For all of these reasons, I have been calling for the United States to absorb the Mexican United States as the 51st to 81st states of our Union.
Now Glenn Reynolds of Instapundit is too:
One difference between the demonstrations in France and the demonstrations in America: The French are demonstrating for the right not to work hard, while the demonstrators in America mostly want to work.
Exactly. America’s immigration situation is nothing like Europe. We attract the best and the brightest, and immediately put them to work (though with civil fines for those who don’t go through the paperwork hoopla).
At least part of our better solution is the fact that our immigrants come from a sister nation, who also spans our continent, with roots in Western European colonialism, and holds to a federal republic as the best form of government.
In fact, they’re leaving Mexico because its corrupt and thuggish political culture stifles economic growth and opportunity. The people there are smart and hardworking, after all, and they tend to do just fine when they get here. They’re leaving because being smart and hardworking is enough to get you ahead in the United States, but not in Mexico. And I suspect that if the Reconquista advocates somehow did get their way, and the Southwest United States became a new Northern Mexico, we’d soon have illegal immigrants crossing over into Kansas and Oklahoma for opportunity, because the Mexican political culture would have ruined things in Arizona and Texas just like it’s already ruined them further south.
In other words, they are running towards our Constitution and political system. While local conditions differ — it would be insane to have a Continental education policy for both Oregon and Oaxaca, for example — our economic system works, too. Our system of property rights, our system of Constitutional rights, and our system of getting things done is what Mexicans want and need.
Oh, we don’t need to turn Mexico into a state, or several. At least not right away. But as part of any immigration deal, the United States needs to demand reform in Mexico. Serious political reform, and serious economic reform.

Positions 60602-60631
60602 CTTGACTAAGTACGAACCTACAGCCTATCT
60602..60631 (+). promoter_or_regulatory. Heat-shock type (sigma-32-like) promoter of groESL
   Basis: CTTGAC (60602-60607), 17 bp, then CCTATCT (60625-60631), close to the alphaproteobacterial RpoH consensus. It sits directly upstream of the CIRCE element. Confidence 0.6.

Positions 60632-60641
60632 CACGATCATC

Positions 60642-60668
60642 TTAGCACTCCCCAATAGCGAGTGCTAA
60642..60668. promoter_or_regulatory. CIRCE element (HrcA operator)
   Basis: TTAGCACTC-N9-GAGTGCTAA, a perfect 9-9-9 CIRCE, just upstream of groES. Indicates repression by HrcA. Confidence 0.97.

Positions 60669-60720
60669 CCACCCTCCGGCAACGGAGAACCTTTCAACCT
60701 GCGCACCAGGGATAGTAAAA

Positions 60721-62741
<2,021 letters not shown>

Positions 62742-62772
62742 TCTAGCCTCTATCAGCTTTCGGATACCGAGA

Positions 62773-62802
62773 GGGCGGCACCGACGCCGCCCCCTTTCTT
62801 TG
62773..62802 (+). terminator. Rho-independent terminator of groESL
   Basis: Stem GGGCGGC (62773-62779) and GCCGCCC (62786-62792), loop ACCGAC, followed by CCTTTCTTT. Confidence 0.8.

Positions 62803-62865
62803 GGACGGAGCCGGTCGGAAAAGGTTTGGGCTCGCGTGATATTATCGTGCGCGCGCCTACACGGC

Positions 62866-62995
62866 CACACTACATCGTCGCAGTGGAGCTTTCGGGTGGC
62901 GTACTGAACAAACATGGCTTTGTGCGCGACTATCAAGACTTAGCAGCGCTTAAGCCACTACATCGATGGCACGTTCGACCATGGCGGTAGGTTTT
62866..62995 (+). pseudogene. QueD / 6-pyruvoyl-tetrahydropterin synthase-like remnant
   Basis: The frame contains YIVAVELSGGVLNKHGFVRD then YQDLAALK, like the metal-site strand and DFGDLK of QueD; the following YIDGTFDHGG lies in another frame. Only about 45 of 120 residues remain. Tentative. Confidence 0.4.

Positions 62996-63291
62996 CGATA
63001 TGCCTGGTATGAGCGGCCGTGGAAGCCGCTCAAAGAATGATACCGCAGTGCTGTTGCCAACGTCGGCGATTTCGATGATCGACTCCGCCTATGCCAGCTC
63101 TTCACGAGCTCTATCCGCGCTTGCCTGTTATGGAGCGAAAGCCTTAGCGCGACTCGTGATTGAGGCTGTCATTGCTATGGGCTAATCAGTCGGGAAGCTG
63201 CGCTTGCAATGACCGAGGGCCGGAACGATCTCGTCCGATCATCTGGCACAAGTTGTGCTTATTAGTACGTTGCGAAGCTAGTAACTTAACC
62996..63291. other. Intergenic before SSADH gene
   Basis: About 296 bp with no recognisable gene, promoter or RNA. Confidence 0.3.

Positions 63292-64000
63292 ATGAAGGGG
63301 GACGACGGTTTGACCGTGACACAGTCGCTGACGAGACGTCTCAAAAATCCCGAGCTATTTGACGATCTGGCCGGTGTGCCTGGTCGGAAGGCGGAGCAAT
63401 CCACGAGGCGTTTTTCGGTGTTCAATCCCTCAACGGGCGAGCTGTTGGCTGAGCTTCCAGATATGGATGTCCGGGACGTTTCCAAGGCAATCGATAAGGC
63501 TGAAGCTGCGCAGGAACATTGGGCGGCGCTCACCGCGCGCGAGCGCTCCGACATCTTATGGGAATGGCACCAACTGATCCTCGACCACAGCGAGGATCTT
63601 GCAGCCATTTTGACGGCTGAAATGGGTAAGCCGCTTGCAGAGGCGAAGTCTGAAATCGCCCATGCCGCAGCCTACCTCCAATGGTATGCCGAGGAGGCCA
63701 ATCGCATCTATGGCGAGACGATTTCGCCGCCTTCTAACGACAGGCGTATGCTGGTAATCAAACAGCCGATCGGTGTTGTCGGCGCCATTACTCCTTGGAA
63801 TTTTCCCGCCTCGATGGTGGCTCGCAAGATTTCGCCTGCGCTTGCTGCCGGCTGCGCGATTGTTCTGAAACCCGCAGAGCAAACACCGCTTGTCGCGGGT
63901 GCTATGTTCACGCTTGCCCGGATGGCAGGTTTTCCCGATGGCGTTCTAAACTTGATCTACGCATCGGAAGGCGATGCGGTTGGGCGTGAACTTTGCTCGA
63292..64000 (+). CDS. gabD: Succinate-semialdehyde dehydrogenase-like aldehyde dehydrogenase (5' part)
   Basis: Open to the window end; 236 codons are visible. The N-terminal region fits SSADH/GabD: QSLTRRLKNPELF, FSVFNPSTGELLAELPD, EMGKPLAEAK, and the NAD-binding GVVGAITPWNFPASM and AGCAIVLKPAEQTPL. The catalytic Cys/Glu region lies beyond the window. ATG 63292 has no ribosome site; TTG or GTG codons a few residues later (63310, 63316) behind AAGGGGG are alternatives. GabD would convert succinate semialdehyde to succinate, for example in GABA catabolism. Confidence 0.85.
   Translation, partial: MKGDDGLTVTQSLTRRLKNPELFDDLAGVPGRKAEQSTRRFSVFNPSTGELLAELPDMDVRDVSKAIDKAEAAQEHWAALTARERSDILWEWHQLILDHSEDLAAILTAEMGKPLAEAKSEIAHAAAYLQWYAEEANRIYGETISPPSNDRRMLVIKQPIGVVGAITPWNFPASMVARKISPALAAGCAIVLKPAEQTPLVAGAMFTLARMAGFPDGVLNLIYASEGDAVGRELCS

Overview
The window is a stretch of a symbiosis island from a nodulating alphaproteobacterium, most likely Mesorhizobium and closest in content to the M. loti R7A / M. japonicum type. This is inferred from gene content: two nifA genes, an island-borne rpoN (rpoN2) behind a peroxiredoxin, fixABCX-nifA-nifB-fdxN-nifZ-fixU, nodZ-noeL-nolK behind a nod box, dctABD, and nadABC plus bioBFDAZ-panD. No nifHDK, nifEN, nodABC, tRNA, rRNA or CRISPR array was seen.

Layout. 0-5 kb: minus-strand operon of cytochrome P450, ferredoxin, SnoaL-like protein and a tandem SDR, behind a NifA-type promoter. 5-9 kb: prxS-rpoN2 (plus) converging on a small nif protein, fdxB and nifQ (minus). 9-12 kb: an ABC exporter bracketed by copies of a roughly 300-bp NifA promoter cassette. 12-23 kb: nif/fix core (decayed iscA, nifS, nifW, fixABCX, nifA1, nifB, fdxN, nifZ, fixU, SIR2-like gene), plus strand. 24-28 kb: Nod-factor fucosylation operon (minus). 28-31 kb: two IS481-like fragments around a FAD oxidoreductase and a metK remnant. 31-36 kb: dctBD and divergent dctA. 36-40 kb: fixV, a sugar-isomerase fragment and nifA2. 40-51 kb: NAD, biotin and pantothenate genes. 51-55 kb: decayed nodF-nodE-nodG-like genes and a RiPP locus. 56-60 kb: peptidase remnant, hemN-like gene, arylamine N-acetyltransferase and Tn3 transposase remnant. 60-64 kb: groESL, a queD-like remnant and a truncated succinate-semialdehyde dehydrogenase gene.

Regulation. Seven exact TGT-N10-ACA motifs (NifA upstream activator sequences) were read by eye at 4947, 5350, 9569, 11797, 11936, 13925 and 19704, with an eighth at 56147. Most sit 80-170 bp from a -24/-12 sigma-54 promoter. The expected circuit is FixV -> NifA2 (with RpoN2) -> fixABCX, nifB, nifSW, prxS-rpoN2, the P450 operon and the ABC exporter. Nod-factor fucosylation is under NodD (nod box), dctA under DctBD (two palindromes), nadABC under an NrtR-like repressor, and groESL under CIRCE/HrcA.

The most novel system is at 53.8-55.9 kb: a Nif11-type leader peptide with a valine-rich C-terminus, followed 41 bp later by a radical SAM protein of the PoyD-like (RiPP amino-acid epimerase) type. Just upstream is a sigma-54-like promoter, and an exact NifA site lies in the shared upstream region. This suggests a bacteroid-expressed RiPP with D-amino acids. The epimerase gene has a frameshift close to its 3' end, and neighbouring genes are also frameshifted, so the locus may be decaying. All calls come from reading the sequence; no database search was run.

Here Reynolds is referring to what TM Lutas called an “acquis communitaire” — a European style harmonization of basic laws before the Union. That’s fine. If America offered eventual Constitutional statehood to the “free and sovereign” members of the Mexican United States , we would be able fix any serious problems before they join us as voting members. For example, the much-needed privatization of Pemex (Mexico’s state oil company).
And reciprocity. If we’re going to make it easy for Mexicans to come to the United States to live, work, hold property, and get public benefits without too much paperwork trouble, we need to make it easy for Americans to do the same in Mexico. Right now, as several people have noticed, the environment there is considerably less friendly to foreigners than America’s is.
Exactly. Openness is a two-way street. Interstate disputes handled by federal courts, not NAFTA courts. Property rights ultimately enforced by the American Constitution. Travel and home-ownership rights, for our retirees.
But as the Mexican government has been free to express opinions about how the United States should set immigration, economic, and educational policy, it seems only fair if we do the same for them.
It’s an interdependent world, after all. And that works both ways.